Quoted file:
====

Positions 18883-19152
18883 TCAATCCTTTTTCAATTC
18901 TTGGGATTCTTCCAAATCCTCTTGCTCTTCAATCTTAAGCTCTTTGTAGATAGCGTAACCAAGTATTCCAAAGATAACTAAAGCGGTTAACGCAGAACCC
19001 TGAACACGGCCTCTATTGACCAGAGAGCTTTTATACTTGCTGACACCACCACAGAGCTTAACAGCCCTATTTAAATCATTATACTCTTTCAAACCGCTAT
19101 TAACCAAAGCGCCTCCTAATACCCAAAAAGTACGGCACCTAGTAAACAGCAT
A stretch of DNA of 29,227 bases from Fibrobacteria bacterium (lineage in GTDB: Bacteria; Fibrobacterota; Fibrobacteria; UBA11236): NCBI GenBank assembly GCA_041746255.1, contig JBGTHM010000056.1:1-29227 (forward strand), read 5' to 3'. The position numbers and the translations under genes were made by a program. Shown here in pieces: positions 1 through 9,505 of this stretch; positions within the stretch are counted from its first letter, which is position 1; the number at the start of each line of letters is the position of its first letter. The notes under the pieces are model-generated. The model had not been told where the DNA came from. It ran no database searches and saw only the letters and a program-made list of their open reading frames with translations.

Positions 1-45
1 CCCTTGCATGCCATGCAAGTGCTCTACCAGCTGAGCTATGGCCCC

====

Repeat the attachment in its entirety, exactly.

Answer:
Positions 18883-19152
18883 TCAATCCTTTTTCAATTC
18901 TTGGGATTCTTCCAAATCCTCTTGCTCTTCAATCTTAAGCTCTTTGTAGATAGCGTAACCAAGTATTCCAAAGATAACTAAAGCGGTTAACGCAGAACCC
19001 TGAACACGGCCTCTATTGACCAGAGAGCTTTTATACTTGCTGACACCACCACAGAGCTTAACAGCCCTATTTAAATCATTATACTCTTTCAAACCGCTAT
19101 TAACCAAAGCGCCTCCTAATACCCAAAAAGTACGGCACCTAGTAAACAGCAT
A stretch of DNA of 29,227 bases from Fibrobacteria bacterium (lineage in GTDB: Bacteria; Fibrobacterota; Fibrobacteria; UBA11236): NCBI GenBank assembly GCA_041746255.1, contig JBGTHM010000056.1:1-29227 (forward strand), read 5' to 3'. The position numbers and the translations under genes were made by a program. Shown here in pieces: positions 1 through 9,505 of this stretch; positions within the stretch are counted from its first letter, which is position 1; the number at the start of each line of letters is the position of its first letter. The notes under the pieces are model-generated. The model had not been told where the DNA came from. It ran no database searches and saw only the letters and a program-made list of their open reading frames with translations.

Positions 1-45
1 CCCTTGCATGCCATGCAAGTGCTCTACCAGCTGAGCTATGGCCCC